How chatbots can boost social media ROI
According to a survey of social media marketers, 61% say measuring ROI is the hardest challenge facing them making it the number one complaint about social media marketing. What makes measuring ROI so difficult for social media is that there isn’t always a correlation between the metrics most people pay attention to and actual sales. Social media has forced marketers to begin embracing new metrics but most are still having trouble correlating those new metrics with sales.
What is social media marketing success?
To understand the problem a little better, here is an example. Say that social media marketing success is determined by content engagement (56% of marketers in the survey mentioned above reported engagement as their most important metric). Engagement is simply the number of “likes,” shares, and comments on a given post. For most marketers, high engagement rates is a sign that the content is good and their community of followers is active. But it might be a lie.
A video uploaded to Facebook might have a 30% engagement ratio which is quite high, but only return about $1 for every marketing dollar spent to produce and promote the video on Facebook. Another video, or meme, or text-only post might have an engagement ratio of only 1 or 2% but an ROI of $4 for every marketing dollar spent. In short, engagement doesn’t necessarily correlate with ROI, and marketers are often stuck pursuing a metric that doesn’t matter in the long run.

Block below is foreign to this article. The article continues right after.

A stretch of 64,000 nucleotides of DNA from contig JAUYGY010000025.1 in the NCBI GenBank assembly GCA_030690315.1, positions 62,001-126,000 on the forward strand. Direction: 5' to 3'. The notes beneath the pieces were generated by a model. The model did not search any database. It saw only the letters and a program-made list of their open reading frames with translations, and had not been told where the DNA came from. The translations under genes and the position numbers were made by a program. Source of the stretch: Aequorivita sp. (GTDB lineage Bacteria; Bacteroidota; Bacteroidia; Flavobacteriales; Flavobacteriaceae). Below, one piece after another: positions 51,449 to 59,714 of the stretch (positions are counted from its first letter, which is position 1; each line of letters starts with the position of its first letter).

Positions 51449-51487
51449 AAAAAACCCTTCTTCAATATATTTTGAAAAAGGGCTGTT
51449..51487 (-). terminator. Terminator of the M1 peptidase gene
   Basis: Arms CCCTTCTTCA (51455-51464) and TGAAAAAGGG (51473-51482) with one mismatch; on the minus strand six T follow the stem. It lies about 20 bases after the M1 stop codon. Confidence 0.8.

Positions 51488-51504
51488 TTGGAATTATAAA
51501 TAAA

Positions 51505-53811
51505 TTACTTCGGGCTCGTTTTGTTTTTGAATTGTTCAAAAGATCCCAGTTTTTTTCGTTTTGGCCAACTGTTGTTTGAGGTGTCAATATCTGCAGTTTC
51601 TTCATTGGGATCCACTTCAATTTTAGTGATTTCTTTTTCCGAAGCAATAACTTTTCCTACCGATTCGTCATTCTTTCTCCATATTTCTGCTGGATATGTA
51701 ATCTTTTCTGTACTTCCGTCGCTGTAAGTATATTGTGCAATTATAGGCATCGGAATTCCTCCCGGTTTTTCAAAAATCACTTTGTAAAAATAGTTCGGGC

Click rates vs. online behavior
Another metric that marketers often pay too much attention to is click rates. The thinking is that the more people that click on a link, the more people will buy the product of sign up for the service on the landing page. On the surface it sounds logical, but like engagement rates, click rates can be deceiving. Time and time again we see that click rates and ROI have virtually no correlation. Ultimately it doesn’t matter how many people click on the link, it matters what they do once they get to the landing page. A better metric for correlation with ROI is the bounce rate (a higher bounce rate negatively correlates with ROI) and the average time on page (a longer average time on p